The other main argument as already mentioned is around participation and supposed bureaucracy. Students against the union argue for one person one vote both to elect leaders and determine policy. The figures cited earlier show the hollowness of part of this argument – OPOV does not lead to high participation. It’s a Tory argument used against all forms of collective organisation – except of course sending them to Parliament. The claim that delegates don’t represent the people who send them is of course a different point – nothing to do with the NUS itself but whether local student unions have structures for mandating meetings and report backs – and not re-electing anyone who doesn’t follow a mandate.
Of course it is true that there are aspects of the way that NUS has been run over recent decades that do leave the union open to criticism – but these are exactly in the opposite direction. Many individual student unions and part of the NUS centrally puts more emphasis on running as businesses than as political campaigners.
Having student unions as convenient venues for relatively cheap gigs is great – but not at the expense of campaigning against fees, against cuts, against astronomical rents and the other things that affect the day to day lives of students. That’s the bread and butter of what the NUS is for in the same way that defence of jobs and conditions is the substance of what a trade union is for.
What is not needed to defend and build NUS are the kind of arguments put by NUS Vice President Union Development and Labour Student Richard Brooks in an article in the Telegraph in which he waxes lyrical about NUS extra cards as being the reason for supporting the national union in the way some trade union bureaucrats go on about cheap holidays as the reason people should join trade unions.
Hannah McCarthy, Campaigns Officer at Manchester Student Union, gives a powerful response to Brooks on the NCAFC website. Her critique of the way that calls for unity by the right are used to undermine the campaigning that the union needs to do to defend student’s interests and in fact defend the status quo bear emphasising.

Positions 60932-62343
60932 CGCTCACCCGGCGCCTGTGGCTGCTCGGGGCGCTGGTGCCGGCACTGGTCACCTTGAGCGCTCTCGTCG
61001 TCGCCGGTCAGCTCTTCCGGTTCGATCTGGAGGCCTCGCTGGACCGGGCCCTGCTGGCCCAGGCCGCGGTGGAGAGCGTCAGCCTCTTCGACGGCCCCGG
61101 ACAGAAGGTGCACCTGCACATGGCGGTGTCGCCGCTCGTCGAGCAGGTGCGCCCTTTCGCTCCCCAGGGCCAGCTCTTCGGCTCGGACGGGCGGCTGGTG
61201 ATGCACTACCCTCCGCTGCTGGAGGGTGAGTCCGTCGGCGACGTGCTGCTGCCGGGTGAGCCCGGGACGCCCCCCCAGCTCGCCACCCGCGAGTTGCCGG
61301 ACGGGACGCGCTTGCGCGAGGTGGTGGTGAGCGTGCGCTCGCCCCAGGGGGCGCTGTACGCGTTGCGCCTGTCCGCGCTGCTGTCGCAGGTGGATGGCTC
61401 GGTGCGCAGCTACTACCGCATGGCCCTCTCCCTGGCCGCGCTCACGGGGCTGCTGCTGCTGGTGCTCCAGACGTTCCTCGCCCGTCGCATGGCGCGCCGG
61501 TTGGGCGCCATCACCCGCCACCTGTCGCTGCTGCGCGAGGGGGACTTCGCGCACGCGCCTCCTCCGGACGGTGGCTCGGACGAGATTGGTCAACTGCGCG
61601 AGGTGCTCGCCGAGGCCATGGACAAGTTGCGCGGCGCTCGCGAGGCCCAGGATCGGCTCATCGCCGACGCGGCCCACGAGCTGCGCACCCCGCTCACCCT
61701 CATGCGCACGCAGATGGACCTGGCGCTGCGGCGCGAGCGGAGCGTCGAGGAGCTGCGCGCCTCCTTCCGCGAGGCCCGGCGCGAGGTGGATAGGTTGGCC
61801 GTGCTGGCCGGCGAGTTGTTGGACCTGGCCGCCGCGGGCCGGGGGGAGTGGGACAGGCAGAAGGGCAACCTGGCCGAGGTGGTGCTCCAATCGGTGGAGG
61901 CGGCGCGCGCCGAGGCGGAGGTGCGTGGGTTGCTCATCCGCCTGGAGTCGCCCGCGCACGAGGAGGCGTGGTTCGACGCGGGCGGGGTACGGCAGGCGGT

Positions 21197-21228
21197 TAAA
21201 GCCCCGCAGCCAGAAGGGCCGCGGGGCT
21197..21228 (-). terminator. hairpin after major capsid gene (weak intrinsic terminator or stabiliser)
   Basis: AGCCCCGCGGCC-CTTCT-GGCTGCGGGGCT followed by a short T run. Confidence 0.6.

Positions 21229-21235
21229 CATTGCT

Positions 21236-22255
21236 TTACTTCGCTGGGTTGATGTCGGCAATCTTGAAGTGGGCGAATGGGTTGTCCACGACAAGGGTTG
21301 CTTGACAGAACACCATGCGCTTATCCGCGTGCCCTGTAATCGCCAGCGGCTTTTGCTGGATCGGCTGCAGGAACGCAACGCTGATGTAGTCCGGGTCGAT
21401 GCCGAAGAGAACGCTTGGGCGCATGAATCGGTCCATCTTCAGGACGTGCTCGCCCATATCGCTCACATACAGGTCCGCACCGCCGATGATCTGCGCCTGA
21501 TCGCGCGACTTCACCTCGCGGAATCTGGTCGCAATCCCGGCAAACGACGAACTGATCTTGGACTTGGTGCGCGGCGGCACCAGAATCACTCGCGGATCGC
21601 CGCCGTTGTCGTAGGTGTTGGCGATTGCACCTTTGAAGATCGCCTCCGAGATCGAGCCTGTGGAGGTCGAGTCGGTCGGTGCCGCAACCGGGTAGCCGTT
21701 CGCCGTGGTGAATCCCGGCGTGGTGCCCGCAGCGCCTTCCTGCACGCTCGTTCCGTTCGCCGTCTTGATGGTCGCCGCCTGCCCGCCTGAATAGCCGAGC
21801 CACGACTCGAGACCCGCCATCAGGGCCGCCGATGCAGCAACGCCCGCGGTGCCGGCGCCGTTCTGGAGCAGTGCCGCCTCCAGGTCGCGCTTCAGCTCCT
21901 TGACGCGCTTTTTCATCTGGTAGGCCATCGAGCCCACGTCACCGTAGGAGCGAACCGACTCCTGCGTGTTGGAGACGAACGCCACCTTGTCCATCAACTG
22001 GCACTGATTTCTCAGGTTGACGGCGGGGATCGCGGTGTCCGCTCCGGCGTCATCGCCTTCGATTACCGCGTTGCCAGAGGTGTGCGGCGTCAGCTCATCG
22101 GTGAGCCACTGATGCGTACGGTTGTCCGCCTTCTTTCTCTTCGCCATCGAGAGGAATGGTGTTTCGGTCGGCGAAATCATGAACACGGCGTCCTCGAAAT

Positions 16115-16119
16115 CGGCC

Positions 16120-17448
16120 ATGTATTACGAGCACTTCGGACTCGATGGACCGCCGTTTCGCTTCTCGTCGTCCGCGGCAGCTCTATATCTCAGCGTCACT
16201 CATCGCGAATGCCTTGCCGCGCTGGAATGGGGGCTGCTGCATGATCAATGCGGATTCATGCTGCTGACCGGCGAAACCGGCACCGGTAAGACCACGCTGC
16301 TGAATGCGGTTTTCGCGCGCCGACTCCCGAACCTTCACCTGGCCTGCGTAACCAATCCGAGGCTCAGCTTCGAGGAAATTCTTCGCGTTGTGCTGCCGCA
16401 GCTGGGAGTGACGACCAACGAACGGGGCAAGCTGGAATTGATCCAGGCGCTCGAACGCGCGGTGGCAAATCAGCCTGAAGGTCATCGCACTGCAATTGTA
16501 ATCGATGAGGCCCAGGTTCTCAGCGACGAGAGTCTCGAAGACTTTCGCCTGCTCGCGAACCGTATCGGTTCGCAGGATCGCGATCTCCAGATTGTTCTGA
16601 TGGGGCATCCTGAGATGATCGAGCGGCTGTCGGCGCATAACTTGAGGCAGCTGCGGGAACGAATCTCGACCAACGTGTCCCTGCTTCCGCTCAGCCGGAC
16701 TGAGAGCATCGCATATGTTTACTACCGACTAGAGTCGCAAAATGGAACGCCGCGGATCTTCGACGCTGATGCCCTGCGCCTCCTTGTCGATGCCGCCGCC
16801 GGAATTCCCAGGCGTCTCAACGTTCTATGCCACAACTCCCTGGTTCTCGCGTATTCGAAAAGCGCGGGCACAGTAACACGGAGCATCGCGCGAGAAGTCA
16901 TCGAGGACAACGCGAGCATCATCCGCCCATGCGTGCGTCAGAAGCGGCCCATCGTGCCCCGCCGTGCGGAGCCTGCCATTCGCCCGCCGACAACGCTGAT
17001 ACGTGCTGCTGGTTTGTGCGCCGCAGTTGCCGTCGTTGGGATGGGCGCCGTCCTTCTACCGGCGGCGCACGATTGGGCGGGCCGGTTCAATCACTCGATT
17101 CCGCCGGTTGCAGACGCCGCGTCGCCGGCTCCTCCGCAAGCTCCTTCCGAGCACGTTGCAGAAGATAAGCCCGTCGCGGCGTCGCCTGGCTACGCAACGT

Some Exiters are at pains to claim that their push has nothing to do with the election of new President Malia Bouattia. Lincoln said this for example in their statement explaining why they were holding a referendum: The delegates (ed to the last NUS conference) want to be clear, this has not been called because as a direct impact of Malia’s presidency or any other officers and their current or past views. But this is the same place where organising in support of BDS was cited as one of the reasons for moving to disaffiliate.
Indeed Malia is being attacked for her positions on Zionism – as here in a post which mirrors many of the attacks being made on Corbyn and his supporters in the Labour Party , or here on a post linked to by Student Against NUS’s twitter feed. It may be the case that some of the ways Malia expressed her criticisms of Israel were clumsy but they are not antisemitic.
The defence of the NUS needs to go hand in hand with consistently building solidarity with the Palestinian people, as well as giving voice to those many Jews including Jewish students whose voices are better reflected in statements like those from the Jewish Socialist group than on right wing blogs like this.
Malia is also being attacked for her general political positions – as in this article here. She is certainly to the left of the previous incumbent. However that doesn’t mean oganisations of the radical student left should hold back from explaining their views if and when they disagree with her.
In the context of the publication of White Paper on Higher Education on May 16, it’s clear that attacks on students will be stepped up over the months ahead. Malia’s call in the Guardian for free education is to be welcomed,
The White Paper sets out the government’s plans for the sector, with a focus on increasing competition between providers – which will inevitably have an extremely negative effect on both students and staff. Further it’s clear that the ‘Teaching Excellence Framework could include plans to further increase tuition fees in 2017-18. The need for a strong campaigning NUS has never been greater.